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Climate change, 'faulty' farming hit beekeepers

By Alexis Hooi and Wang Xiaodong | China Daily Global | Updated: 2019-10-28 09:49

Yao Jun works in a bee breeding base in Lanmashan village, Hubei province, in 2018. The farmer started a bee breeding cooperative because of the conducive local conditions. YANG SHUNPI/XINHUA

For much of the year's warmer months, Qi Donghua spends his time in a makeshift tent below the scenic mountain ranges northwest of Beijing.

But Qi, 52, is not one of the backpacking urbanites swarming the verdant valleys to escape the buzz of the capital. Instead, he is on his toes tending to the 50 beehives that produce the honey he sells for a living.

"It's a tough life, but nothing compared to the honeybees doing most of the work. They are very precious, and very fragile to any changes in the environment," Qi said.

Qi is one of the many local beekeepers at the base of the Chinese apiculture industry who is increasingly worried about any environmental impact and development, such as increased human activity and climate change, on the bee colonies that support the sector.

China is a major producer of honey, with more than 300,000 beekeepers handling more than 10 percent of the world's honeybees by the first half of this decade alone, according to the Apicultural Science Association of China. Honey consumption has also doubled in recent years, with per capita consumption hitting about 300 grams.

But Chinese apiculturists are facing a global "anti-pollination" impact that is estimated, according to a major industry report, at up to $577 billion in annual losses in worldwide crop production.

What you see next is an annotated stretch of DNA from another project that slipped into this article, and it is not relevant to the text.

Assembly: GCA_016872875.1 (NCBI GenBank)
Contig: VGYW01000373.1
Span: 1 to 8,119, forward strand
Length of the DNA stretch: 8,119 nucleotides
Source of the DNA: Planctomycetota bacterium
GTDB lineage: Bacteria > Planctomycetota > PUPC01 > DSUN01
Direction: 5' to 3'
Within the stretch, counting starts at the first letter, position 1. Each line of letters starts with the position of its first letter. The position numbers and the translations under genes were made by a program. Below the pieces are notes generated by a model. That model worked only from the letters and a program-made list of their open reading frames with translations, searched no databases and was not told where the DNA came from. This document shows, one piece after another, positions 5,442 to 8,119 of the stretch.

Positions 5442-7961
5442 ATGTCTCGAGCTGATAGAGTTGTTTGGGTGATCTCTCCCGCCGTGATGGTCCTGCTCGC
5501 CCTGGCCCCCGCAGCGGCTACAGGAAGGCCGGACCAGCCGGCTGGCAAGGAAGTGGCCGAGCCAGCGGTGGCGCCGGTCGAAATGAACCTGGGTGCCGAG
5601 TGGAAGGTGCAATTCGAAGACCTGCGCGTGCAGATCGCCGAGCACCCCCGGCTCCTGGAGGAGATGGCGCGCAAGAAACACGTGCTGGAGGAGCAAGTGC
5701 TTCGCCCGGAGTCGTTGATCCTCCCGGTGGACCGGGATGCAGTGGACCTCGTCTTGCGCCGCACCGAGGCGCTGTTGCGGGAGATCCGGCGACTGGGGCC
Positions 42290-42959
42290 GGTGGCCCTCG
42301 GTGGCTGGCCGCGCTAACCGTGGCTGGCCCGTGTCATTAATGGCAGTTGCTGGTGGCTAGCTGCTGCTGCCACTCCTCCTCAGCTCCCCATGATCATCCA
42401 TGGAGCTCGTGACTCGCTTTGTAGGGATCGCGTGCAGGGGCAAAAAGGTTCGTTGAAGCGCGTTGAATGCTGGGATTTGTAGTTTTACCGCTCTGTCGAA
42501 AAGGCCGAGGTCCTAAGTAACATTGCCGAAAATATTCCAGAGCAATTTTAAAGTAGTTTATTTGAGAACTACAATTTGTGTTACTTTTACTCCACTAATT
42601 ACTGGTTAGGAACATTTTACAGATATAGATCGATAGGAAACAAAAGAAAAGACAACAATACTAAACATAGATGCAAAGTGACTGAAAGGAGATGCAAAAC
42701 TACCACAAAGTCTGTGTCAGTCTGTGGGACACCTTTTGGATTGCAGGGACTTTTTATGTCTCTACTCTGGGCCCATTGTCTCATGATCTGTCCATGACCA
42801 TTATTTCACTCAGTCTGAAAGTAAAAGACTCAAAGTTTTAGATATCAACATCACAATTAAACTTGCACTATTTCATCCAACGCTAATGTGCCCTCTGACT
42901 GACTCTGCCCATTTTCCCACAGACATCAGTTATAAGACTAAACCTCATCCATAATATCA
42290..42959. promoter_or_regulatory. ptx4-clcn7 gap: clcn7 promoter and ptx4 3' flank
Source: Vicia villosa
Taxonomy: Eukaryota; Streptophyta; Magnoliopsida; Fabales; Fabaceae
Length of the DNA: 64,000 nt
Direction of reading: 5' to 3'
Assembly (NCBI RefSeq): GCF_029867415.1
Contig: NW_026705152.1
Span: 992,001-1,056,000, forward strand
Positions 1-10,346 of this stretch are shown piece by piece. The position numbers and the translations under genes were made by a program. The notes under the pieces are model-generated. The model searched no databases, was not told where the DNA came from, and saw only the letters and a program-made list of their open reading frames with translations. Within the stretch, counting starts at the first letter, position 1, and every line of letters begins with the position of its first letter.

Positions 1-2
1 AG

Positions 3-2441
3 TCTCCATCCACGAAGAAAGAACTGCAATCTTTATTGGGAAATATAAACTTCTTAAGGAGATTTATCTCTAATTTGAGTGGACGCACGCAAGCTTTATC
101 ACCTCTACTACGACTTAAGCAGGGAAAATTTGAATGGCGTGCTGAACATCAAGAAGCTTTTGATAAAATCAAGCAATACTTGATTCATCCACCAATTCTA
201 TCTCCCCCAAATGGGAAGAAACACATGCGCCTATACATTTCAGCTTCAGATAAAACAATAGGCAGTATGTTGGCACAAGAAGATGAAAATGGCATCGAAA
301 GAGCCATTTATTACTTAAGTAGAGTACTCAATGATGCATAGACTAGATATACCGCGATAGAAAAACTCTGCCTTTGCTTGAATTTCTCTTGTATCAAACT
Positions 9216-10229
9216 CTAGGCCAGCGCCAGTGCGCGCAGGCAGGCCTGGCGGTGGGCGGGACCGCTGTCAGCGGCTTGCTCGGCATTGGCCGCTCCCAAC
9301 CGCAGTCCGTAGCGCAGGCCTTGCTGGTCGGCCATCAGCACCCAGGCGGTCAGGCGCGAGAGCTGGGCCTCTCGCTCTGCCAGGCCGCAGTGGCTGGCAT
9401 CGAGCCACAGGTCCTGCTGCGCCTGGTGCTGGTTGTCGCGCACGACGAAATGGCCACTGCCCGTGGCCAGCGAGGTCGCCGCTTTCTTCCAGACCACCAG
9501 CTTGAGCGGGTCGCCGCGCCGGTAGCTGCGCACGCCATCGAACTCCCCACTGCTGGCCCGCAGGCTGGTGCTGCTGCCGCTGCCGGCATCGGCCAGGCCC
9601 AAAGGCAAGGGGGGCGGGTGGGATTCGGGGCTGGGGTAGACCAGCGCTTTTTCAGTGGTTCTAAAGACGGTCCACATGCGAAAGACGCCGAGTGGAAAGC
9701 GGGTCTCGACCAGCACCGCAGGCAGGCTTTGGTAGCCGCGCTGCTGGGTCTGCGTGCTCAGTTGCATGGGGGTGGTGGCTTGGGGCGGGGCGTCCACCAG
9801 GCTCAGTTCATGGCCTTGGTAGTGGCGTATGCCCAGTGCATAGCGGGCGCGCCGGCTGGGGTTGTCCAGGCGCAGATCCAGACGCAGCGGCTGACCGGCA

Marked declines in wild pollinators such as bees in recent years have been recorded, according to a report involving the United Nations Environment Programme and Intergovernmental Science-Policy Platform on Biodiversity and Ecosystem Services, an organization established to improve the interface between science and policy on issues of biodiversity and ecosystem services.

Factors behind the change include pesticide risks through a combination of toxicity and exposure levels, with insecticides shown to have "a broad range of lethal effects on pollinators, such as bees".

Beekeeping continues to be an important source of rural income and the honeybee is the world's top managed pollinator, with more than 80 million hives producing about 1.6 million tons of honey annually, the report said.

In many areas across China, the number of wild bees has been declining in recent years, largely due to habitat loss and environmental degradation amid increased human activity, said Hou Chunsheng, a researcher at the Institute of Apicultural Research, under the Chinese Academy of Agricultural Sciences.

"Diseases have been the top cause for the fluctuation of bee colonies in many places," Hou said.

"We receive telephone calls almost every day from beekeepers across China, reporting the 'sudden death' of entire bee colonies they raise, or other strange phenomenon, such as how their bees cannot fly anymore and can only crawl on the ground. We suspect that viral diseases and intensive modern agriculture, which focuses on just monoculture crops in an area, are the major culprits."

"In the wild, bees feed on a variety of plants, which keep them in good health. But when their only food source is a single plant, such as sunflowers, their immune system will weaken, and they will be prone to viruses and diseases," he said.

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